You should consider putting a complaint system in place that allows employees to easily voice concerns. This entails putting a complaint policy in the employee handbook outlining the process of dealing with grievances in your office.

There are various ways to go about receiving complaints from employees including:

  • Giving someone the role of receiving complaints. This role is usually assigned to someone in Human Resources. It’s important that the employee feels that they can give their complaints to someone in confidence.
  • Making an open door policy. Open door policies let employees know that it is safe for them to talk about their grievances with you at any time.
  • Allowing employees to anonymously give complaints. Consider making an employee complaint form that workers can submit online. This human resources system can make creating and managing these forms much easier.
  • Getting the complaint in writing. An employee letter that describes a complaint can be turned into a member of human resource or management.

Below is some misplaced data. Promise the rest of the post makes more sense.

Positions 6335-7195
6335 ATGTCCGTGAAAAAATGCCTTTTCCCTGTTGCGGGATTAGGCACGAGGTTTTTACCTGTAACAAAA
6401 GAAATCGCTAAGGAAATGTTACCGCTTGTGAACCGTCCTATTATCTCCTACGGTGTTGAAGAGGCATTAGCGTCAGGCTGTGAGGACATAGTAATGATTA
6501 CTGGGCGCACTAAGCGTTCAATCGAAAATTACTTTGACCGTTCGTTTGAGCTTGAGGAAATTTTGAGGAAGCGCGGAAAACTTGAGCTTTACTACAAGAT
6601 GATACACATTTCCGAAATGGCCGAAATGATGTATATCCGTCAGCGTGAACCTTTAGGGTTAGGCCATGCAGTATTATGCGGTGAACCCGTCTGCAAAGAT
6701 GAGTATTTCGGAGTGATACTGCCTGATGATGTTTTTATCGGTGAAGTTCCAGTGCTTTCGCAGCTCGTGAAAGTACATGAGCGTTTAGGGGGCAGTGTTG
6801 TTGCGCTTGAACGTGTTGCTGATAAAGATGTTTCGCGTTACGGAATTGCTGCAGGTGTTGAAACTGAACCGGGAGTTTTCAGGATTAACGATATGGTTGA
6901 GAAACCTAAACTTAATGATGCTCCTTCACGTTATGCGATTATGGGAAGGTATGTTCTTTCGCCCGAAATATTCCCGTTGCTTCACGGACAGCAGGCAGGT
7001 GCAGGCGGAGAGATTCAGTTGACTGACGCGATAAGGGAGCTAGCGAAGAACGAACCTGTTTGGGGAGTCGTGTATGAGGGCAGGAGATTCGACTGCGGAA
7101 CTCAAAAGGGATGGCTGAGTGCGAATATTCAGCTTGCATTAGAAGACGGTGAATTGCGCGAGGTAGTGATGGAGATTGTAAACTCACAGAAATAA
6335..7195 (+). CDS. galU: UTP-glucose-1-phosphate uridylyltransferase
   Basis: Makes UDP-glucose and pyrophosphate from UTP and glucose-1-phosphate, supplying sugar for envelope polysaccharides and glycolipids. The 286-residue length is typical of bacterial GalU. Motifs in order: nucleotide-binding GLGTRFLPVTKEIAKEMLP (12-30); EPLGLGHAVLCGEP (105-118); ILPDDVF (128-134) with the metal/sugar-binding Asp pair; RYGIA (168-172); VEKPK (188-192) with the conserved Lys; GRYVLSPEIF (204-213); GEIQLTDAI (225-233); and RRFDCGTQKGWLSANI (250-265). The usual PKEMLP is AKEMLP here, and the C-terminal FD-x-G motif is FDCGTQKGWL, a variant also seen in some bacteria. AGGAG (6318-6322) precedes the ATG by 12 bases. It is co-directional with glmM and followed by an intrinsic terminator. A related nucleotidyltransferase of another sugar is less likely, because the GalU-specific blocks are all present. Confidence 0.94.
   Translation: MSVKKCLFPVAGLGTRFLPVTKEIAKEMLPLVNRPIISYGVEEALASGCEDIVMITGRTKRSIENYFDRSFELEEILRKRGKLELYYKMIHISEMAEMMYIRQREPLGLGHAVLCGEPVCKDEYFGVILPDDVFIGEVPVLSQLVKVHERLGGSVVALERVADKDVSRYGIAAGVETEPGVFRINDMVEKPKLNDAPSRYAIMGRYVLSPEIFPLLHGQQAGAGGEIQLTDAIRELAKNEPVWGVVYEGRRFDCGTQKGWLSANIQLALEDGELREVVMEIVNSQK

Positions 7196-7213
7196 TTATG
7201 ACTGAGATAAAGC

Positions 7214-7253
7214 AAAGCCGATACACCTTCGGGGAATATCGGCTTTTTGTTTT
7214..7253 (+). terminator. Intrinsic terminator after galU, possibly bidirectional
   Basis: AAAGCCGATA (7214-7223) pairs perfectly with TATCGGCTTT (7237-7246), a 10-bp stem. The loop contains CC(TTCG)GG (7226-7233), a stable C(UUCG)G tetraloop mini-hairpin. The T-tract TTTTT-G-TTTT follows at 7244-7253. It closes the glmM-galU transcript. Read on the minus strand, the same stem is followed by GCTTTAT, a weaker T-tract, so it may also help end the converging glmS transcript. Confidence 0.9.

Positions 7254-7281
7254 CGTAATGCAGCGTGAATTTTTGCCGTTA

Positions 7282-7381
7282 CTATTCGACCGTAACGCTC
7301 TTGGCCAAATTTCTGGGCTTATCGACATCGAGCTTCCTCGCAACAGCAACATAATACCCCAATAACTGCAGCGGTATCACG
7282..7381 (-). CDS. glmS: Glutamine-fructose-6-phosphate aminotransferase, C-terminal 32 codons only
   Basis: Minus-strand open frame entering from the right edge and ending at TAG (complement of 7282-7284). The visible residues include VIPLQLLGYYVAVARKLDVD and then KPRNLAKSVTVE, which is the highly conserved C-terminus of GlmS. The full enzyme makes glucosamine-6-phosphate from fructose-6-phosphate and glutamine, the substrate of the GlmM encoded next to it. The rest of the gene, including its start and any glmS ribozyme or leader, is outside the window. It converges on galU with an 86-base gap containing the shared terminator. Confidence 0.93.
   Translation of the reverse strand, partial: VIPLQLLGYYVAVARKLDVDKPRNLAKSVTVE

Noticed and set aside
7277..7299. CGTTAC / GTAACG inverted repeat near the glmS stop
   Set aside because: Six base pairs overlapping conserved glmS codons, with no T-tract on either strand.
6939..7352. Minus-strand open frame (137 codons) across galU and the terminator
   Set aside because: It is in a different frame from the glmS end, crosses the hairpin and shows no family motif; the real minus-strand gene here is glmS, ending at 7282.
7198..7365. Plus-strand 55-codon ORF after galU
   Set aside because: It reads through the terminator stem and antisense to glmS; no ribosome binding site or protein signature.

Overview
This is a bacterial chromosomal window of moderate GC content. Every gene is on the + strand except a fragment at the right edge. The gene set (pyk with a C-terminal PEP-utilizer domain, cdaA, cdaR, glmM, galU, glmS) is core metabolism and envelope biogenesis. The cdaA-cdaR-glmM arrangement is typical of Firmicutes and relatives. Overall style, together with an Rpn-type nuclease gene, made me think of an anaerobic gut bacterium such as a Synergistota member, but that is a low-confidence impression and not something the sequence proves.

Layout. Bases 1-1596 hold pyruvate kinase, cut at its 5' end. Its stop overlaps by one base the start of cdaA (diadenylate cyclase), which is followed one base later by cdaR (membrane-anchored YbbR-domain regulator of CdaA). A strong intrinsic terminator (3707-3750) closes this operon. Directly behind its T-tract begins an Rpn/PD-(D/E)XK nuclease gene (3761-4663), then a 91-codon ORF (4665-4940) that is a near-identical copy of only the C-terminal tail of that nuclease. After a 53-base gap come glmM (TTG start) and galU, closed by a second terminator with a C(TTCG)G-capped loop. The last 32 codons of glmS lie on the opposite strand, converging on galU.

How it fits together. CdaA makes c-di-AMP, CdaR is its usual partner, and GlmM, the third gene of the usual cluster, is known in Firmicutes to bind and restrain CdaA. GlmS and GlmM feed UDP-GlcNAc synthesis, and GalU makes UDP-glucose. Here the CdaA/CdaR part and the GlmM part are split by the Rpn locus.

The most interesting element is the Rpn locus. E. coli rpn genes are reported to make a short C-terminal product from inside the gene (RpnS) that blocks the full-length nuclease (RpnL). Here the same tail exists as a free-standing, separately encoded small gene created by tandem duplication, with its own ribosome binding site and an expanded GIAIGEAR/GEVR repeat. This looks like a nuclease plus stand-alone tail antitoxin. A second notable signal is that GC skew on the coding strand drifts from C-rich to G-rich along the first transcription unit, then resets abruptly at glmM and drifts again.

• Holding employee meetings. Meetings are an easy way to address multiple complaints at one time. All employees are able to voice complaints in these meetings, however, some are better discussed in private.

2. Get Familiar With the Situation

If an employee comes to your office with a complaint, it’s important to familiarize yourself with the basics of the problem. You should also get to know your supervisors and other employees. This way you can understand their characteristics and determine whether an employee has a viable complaint against a coworker.

For example, if an employee complains that a supervisor is being too harsh and rude, you must get to know the supervisor before you find out if the complaint is justified.